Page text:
Kids Show Us What They Know
At a middle school star party in Tennessee, the Cumberland Astronomical Society passes on their enthusiasm for the night sky: "The big payoff is that that four of the young teens stated that they now wanted to study math and science more so they can be scientists or astronomers!"
(photo and quote by Scott Smith)

You are never too young to teach. These young people have caught the astronomy bug and are sharing it with others. Teaching truly can be one of the best ways to learn a subject, and these students are quickly becoming masters of the night sky. Here are some recent examples of outreach by children and teenagers.

Eileen Grzybowski runs the Norman North Astronomy Club in Oklahoma. This high school astronomy club is one of the most active in the Night Sky Network. They share what they learn with local elementary schools and the general public on a regular basis. Here is what Eileen tells us about a star party this spring: "We enjoyed the view of the waxing crescent moon and used it as our first object to locate in our telescopes. All of a sudden things clicked for one of my special ed students. After several weeks of trying, he figured out the constellations for the first time and was very excited and proud of himself. Then he started teaching others- my favorite part!"

The Northeast Kansas Amateur Astronomers' League Inc. spent Space in the Library Day with some very clever young people. Janelle Burgardt tells us, "When I showed the students how to use their Star Maps, I pointed out the stars that had planets around them and the location of Saturn and Mars in the sky. They thought that would be neat to find. Then I told them to show their parents, because they now knew something that their parents didn't, and they were thrilled!"

Rick Owens from the Island County Astronomical Society in Washington told us about what their club did for a Primary School Science Day, including a very special presentation: "We had groups of kids doing the lunar phases using an overhead projector as the sun. Andy Nielsen and I then had the kids form two groups to watch our slideshow photos of the Oct. 17th 2004 Lunar Eclipse. We had our youngest member Haley (6 years old) help with the demos of the phases of Mercury and Venus. She also shared her observing log."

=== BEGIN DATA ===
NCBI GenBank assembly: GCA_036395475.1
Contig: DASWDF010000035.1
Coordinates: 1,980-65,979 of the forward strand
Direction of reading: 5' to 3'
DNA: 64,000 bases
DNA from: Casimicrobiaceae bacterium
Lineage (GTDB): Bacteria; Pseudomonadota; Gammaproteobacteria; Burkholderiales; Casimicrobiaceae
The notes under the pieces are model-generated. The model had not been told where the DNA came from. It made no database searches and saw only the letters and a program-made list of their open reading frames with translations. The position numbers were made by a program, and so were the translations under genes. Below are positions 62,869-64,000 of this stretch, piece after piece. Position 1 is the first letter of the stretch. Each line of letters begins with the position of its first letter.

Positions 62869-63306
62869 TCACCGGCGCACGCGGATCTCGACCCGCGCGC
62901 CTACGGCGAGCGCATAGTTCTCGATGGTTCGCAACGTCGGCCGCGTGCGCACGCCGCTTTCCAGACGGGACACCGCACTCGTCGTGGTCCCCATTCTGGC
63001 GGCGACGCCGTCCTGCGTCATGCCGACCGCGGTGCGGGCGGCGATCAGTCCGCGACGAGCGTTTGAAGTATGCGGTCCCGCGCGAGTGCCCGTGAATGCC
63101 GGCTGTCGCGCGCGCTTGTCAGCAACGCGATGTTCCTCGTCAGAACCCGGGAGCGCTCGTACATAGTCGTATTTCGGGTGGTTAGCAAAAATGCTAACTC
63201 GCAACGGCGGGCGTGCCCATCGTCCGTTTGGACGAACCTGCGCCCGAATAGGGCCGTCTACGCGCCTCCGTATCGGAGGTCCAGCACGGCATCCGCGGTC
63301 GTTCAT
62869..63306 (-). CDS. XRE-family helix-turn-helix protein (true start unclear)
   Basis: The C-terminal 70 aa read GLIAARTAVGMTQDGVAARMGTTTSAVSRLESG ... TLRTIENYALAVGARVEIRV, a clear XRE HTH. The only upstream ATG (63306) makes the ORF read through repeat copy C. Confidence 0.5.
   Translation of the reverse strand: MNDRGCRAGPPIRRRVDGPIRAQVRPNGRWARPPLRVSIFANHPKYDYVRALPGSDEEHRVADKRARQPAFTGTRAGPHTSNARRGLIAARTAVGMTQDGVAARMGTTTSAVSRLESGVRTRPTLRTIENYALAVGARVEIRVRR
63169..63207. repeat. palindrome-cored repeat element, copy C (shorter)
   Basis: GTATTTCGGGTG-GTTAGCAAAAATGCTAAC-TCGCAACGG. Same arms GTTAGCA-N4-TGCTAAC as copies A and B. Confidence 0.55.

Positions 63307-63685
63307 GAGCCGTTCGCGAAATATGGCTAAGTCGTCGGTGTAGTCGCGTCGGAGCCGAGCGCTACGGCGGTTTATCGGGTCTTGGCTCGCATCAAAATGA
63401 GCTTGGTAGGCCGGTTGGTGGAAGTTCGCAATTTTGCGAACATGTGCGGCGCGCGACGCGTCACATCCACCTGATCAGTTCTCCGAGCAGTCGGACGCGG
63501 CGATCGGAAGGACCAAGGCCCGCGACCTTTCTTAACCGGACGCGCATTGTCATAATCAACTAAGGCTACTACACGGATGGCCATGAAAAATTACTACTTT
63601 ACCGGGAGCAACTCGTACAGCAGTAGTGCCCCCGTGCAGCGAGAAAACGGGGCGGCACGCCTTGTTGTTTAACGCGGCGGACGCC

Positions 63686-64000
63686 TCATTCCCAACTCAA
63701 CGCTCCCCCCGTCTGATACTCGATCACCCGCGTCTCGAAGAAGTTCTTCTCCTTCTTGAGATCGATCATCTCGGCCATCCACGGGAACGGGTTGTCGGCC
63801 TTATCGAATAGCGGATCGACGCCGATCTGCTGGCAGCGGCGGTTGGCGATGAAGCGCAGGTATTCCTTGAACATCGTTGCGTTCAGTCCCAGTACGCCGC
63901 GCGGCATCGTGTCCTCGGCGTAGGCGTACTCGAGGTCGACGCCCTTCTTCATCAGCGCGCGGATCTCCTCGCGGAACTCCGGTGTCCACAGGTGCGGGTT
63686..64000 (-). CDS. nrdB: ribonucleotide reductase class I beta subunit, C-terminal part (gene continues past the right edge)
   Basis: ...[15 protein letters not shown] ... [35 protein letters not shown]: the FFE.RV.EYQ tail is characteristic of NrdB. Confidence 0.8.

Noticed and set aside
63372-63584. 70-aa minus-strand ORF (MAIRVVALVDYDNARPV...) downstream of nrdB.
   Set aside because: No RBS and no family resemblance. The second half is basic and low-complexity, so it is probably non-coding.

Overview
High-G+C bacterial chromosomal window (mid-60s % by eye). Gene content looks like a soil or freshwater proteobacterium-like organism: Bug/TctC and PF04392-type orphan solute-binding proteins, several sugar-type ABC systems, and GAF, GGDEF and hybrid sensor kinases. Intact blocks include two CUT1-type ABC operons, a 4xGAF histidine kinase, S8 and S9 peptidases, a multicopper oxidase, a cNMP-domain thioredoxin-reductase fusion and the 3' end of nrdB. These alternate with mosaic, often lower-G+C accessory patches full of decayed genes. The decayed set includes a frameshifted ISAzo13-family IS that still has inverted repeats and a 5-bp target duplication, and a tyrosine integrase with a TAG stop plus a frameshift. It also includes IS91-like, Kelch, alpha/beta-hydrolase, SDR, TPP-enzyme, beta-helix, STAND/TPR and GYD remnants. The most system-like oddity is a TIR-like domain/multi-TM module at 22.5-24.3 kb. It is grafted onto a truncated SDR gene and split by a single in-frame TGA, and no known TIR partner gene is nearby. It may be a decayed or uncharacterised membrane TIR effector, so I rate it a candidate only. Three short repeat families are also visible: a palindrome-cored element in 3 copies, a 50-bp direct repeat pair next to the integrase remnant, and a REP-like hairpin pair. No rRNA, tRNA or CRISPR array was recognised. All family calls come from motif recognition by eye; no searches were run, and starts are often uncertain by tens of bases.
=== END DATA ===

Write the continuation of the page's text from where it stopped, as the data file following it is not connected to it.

In California, the South Bay Astronomical Society had a Science night at a local elementary school and saw first-hand how science spreads through generations and cultures. Kenneth Rossi tells us, "There was a lot of Spanish spoken. Kids would bring their parents or grandparents to look thru the telescope. The adults sometimes got more excited than the kids, especially after seeing Saturn. They were profuse in their thanks, most of it in Spanish, but there was no mistaking the sincerity."

Inspiring a young person rates among the top thrills of star parties. When these kids pass their excitement on, the result is spectacular. If you know children or adults who would be interested in learning more about the night sky, stop by a star party this summer to learn more. Click here to contact your local astronomy club.